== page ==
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ScottyGS

SOLAR Power Management - Questions

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Would some of our more SOLAR - ly advanced brethren provide a quick primer on managing power OFF the grid?

 

I thought that the IPN ProRemote manual would give me some tips on that but I might be missing something.   The back button on the remote switches between the "Battery Volt/Amp" screen and the "Remaining Battery Capacity Screen".   Here are my questions about those screens.

 

"Battery Volt/Amp" screen -  What exactly does the voltage measure?   I have the 4 AGM batteries, six volts each, but this screen maxes out at around 13.3 V -  How do i use this figure to tell me the state of remaining power?

 

"Remaining Battery Capacity Screen" - Should I interpret this screen like a gas gauge?   Would 50% capacity indicate that all 4 AGM's are now at 50% and I should stop trying to get any additional power out of them.   How do I know when I am critically low and should be shutting everything down to avoid damaging the batteries?

 

And finally...    What in my ignorance have I forgotten to ask about managing battery power?

 

Thanks in advance for your help and just so you know... I did manage to set the monthly discharge rate after reading the IPN manual.  He can be taught!

 

Thanks,

Scotty

 

 

 

 


Gregg & Donna Scott and Piper the Westie  -    The Flying Sea Turtle - Hull # 145     Western NC


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Scotty,

 

I am no expert on the solar, and we have the AGM batteries, and we use the % gauge to tell how much power is remaining. I'm sure you will get some expert opinions on the subject.

 

Stan


Stan and Carol


Blacksburg, VA


2014 Dodge Durango 5.7 Hemi


2014 Legacy Elite II Standard  Hull 63

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We don't have the same monitor, so you may want to call a manufacturer rep and see what the readings really mean for you. Our monitor gives us a per centage of remaining power, and how many amp hours to full when charging.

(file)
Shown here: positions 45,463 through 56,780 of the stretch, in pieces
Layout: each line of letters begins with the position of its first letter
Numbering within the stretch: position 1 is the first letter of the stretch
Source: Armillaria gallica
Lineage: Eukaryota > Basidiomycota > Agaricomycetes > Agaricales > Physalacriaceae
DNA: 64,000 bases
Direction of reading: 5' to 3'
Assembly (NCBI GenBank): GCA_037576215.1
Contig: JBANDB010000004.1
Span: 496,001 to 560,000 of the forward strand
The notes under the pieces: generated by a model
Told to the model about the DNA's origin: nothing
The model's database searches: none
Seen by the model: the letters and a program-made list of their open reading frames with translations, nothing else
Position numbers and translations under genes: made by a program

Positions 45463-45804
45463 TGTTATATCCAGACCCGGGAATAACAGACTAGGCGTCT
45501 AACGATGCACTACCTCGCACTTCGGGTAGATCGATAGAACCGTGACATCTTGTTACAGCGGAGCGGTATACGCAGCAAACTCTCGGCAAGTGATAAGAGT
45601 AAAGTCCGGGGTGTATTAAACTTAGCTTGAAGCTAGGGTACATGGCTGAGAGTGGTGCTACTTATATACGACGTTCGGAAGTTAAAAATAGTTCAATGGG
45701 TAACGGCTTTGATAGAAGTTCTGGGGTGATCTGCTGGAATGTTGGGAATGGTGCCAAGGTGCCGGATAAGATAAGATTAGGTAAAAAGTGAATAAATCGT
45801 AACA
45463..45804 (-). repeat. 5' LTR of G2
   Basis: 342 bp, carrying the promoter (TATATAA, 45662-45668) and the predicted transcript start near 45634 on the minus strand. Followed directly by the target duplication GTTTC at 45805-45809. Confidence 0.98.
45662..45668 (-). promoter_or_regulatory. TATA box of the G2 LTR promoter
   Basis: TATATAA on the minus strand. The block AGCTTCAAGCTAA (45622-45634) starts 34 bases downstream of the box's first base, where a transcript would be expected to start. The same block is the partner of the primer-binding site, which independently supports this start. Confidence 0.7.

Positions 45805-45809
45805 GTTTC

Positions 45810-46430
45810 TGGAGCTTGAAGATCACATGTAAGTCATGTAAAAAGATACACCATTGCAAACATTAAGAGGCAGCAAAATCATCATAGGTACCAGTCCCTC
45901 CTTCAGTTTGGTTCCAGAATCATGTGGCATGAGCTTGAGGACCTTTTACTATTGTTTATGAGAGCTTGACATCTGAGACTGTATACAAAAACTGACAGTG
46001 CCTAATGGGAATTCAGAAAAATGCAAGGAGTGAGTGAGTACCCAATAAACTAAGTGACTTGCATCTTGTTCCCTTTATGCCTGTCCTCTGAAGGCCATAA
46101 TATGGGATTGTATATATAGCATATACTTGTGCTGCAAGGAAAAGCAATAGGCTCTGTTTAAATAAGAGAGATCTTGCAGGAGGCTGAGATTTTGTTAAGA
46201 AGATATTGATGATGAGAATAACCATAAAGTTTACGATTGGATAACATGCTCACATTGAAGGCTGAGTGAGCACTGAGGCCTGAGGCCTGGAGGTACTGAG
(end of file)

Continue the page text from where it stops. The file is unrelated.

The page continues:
We have two agm batteries, and 200 watts solar, running for 8 years. We typically have a "full" reading at 13.2 to 13.4. (Same reading you get when charging with plug in or generator power). We try not to run the battery capacity below 75 per cent. With any kind of sun, we're above 85 in a short time, by noon. A series of rainy days means we use less power, to retain battery power.

 

May seem primitive, but turn off lights, use a flash light at night. We charge computers and cell phones in the sunny part of the day, or on a series of rainy days, while driving into town for dinner because we can't cook on the campfire. Or, give it up, and connect the honda 1000 to charge the batteries.

 

The gas refrigerator won't operate when you draw down too many volts on the battery, nor will the furnace. Our two key pieces of equipment, so we are careful to make sure they can operate.

 

Curiousity... how often do you get a reading of 50 per cent. And what are you running, for how long? Even on crappy, gloomy days, or in mottled shade while camping, we get a little charge, and can go two or three, even four days, before we hit 70 per cent.

 

Sherry


2008 Ram 1500 4 × 4

2008 Oliver Elite, Hull #12
 

 

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Scotty, I just reread your post. We have two 12 volt batteries, and I see you have six volt batteries.

 

I'm not sure what this means in the per centages you are seeing displayed since we have different systems. Perhaps someone who uses your system can be more helpful.

 

Sherry


2008 Ram 1500 4 × 4

2008 Oliver Elite, Hull #12
 

 

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Volts are a very poor (at best) indirect measure of power, and only valid IF the battery has been disconnected from all loads and chargers for 24 hours. Watts are the actual measure of power. Amps are the most reliable way of determining battery capacity remaining. If batteries are run down to 40-50% very often their lifespan will be measurably reduced. A quote from Battery University ( http://batteryuniversity.com/ ):

 

"The battery is a feeble vessel that is slow to fill, holds limited energy, runs for a time like a wind-up toy, fades and eventually becomes a nuisance. It exhibits human qualities in that it needs recuperation from the daily travails by applying a long and restful charge. It then delivers for a time and quits on its own terms. Some batteries need as much charging time as they deliver, and there is a resemblance to growing teenagers."

 

Battery University has a lot of useful info and you can get as deep into it as you can stand.

  • Thanks 1

Aubrey and the two wingmen, Woodstock & Rascal


Oliver #032, "El Huevito"


Ford F-150 4x4


El Juevito's Travels

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Battery University has a lot of useful info and you can get as deep into it as you can stand.

 

Appreciate the link.

Started using a 100W suitcase solar panel (two 50 watt panels) while camping with the Ollie, need to learn more about batteries!


Bill

LE2 Tundra

 

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